"There's been a lot of learning for us in terms of ways of thinking and a lot of people (in St. Louis) we could continue conversations with," she said.

St. Louis resident Is'Mima Nebt'Kata, who is a visual artist, tribal dancer and educator, said she is inspired by the coming together of community arts ideas.

"We all need fuel for our fire," she said. "This helps me plug into the pulse of the future of all disciplines of art and let you know what's out there."

Nebt'Kata, who lives in North County, also believes the conference shows others what St. Louis is about.

"It opens the door for people to visit St. Louis and see what our city has to offer," she said. "Maybe it will inspire people who have had success in other communities to come and plant their seed in the St. Louis soil."

Several St. Louis artists spoke about their community arts successes at the conference. Sean Thomas, executive director of the Old North St. Louis Restoration Group, and Juan William Chavez, artist, cultural activist and founder of the Northside Workshop, discussed their collaboration transforming a historic brick building into an art space that is dedicated to cultural and community issues in Old North St. Louis, which is a 249-acre neighborhood just north of the Arch.

"People are skeptical, but revitalization is happening," Thomas said, showing photo after photo of restored and rehabilitated buildings in the neighborhood. "Hope has returned to Old North."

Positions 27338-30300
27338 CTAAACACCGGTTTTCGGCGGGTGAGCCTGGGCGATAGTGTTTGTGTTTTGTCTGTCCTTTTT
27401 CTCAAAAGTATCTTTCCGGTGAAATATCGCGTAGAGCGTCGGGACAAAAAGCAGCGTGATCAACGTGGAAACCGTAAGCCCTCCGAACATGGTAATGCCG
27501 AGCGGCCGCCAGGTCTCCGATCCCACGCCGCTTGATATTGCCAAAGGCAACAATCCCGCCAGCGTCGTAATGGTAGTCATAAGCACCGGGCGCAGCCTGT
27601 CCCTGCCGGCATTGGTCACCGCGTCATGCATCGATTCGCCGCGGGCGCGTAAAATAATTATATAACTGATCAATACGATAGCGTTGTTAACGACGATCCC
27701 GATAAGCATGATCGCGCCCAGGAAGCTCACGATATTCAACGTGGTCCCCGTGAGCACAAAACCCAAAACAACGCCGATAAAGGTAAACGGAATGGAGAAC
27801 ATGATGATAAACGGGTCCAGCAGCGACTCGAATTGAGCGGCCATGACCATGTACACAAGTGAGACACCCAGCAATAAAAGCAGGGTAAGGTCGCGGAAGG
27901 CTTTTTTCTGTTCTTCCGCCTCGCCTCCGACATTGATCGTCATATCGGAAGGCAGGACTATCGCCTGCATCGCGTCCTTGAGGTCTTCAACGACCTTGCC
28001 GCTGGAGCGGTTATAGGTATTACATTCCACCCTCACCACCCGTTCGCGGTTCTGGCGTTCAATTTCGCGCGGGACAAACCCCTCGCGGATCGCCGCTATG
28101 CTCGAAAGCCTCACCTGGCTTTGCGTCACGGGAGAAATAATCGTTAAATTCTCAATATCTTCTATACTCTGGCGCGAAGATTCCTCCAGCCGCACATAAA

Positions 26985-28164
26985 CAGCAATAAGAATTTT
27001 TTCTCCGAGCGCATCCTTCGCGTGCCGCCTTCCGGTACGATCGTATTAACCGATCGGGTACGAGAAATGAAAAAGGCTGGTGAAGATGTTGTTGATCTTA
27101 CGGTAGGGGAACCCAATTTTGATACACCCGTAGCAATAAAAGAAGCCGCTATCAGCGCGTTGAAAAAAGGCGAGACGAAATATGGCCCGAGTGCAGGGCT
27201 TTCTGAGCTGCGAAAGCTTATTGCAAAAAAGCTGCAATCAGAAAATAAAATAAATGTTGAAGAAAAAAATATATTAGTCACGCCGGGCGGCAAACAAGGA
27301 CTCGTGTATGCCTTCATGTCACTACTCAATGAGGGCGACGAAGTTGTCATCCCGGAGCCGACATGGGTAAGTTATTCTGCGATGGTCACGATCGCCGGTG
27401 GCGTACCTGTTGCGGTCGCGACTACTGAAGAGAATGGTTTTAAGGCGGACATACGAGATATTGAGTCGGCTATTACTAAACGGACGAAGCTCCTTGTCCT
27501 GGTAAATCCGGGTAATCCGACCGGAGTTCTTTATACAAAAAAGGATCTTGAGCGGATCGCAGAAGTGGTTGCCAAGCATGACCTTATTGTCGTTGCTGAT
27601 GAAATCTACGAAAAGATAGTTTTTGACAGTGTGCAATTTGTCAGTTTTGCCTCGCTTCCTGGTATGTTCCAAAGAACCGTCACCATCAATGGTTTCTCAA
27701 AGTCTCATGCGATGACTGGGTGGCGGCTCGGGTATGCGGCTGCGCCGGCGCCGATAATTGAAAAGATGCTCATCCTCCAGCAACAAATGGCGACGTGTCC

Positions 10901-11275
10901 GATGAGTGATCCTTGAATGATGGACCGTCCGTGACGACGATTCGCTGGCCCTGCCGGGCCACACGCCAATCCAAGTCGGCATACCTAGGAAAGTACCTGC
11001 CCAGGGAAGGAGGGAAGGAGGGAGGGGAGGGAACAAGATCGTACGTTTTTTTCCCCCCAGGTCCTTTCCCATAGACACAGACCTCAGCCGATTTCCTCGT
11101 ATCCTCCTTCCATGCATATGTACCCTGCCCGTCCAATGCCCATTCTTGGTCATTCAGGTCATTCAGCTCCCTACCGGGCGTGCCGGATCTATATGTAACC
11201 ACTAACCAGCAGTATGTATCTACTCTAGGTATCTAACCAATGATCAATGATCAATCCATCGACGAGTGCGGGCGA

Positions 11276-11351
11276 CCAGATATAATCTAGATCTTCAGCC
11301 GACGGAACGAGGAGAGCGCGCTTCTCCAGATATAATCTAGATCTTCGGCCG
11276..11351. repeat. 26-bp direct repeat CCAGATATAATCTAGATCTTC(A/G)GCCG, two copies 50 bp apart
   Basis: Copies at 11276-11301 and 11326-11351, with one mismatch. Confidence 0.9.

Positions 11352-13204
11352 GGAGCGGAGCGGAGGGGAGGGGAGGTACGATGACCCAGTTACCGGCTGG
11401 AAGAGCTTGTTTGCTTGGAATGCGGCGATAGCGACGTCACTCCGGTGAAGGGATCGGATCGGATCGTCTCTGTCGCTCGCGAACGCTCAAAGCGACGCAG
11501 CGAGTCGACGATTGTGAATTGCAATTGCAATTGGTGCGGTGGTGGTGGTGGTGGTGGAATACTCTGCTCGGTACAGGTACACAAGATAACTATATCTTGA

It's not just that the buildings look good again – they've attracted new businesses and led to other changes including the addition of a community garden, farmer's market, neighborhood grocery store and more, Thomas said.

Chavez is fostering a sense of community by hosting activities such as snow cone workshops for children, putting together a neighborhood cook book and creating the Pruitt-Igoe Bee Sanctuary. Launched in 2010, the bee sanctuary is a proposal for the City of St. Louis to transform the urban forest where the Pruitt-Igoe housing development once stood into a public space that cultivates community through urban agriculture. Drawing parallels between the dwindling population of bees and shrinking cities, the project presents an opportunity to re-start the conversation about urban abandonment and creative strategies for addressing it, according to Chavez.

Another conference workshop called "Meditation on gHOSTstructures" focused on decaying or "ghost" structures in St. Louis, and community revitalization and neighborhood renewal. With one in five St. Louis addresses currently vacant, the city cannot ignore the issue any longer, panelists said.

"We all have a civic duty to address this issue," said Nat Zorach of The Handbuilt City, a St. Louis-based investment cooperative. "We need to get more people involved in the process."

Lisette Dennis, grants and volunteer manager for the Regional Arts Commission, encouraged artists to get involved in their neighborhoods.

"Get on a committee in your neighborhood – we need so many more artists on these committees with non-artists because those are where the decisions are being made," she said. "We need to get on those committees so we can make our communities look the way we want. Our voices need to be heard."